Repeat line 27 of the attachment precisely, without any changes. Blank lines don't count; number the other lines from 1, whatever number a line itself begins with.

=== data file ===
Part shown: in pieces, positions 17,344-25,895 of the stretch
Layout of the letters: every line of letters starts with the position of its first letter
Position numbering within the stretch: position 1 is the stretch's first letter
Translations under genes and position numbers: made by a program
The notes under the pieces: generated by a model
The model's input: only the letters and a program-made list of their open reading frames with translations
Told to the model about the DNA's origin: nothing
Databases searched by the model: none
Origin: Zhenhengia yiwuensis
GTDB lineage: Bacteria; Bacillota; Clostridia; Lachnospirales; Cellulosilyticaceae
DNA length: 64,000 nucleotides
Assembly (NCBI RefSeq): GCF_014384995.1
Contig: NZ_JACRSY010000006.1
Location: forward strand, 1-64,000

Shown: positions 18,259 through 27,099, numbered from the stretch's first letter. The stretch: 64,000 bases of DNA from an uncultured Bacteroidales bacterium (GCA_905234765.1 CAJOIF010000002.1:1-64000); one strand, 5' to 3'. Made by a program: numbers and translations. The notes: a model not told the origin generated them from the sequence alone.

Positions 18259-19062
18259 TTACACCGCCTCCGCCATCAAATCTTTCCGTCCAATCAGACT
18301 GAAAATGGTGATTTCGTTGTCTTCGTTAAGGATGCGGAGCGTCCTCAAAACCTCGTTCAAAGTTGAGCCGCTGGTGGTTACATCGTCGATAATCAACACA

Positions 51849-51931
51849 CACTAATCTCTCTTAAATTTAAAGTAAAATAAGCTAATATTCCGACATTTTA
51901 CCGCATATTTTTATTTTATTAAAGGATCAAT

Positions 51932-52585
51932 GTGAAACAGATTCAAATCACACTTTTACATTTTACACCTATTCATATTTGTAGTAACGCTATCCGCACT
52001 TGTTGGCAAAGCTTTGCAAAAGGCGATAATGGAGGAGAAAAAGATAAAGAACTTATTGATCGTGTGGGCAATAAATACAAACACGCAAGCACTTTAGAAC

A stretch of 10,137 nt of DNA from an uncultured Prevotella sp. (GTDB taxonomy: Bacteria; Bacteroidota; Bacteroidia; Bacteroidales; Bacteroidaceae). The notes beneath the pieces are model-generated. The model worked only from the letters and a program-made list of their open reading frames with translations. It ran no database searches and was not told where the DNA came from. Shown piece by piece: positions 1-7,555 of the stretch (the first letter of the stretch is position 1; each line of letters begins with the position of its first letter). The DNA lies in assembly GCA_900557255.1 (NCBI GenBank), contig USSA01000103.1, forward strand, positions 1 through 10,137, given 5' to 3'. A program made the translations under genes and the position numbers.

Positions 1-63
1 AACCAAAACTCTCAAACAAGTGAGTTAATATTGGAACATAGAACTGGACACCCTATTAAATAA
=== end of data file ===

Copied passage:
1 AACCAAAACTCTCAAACAAGTGAGTTAATATTGGAACATAGAACTGGACACCCTATTAAATAA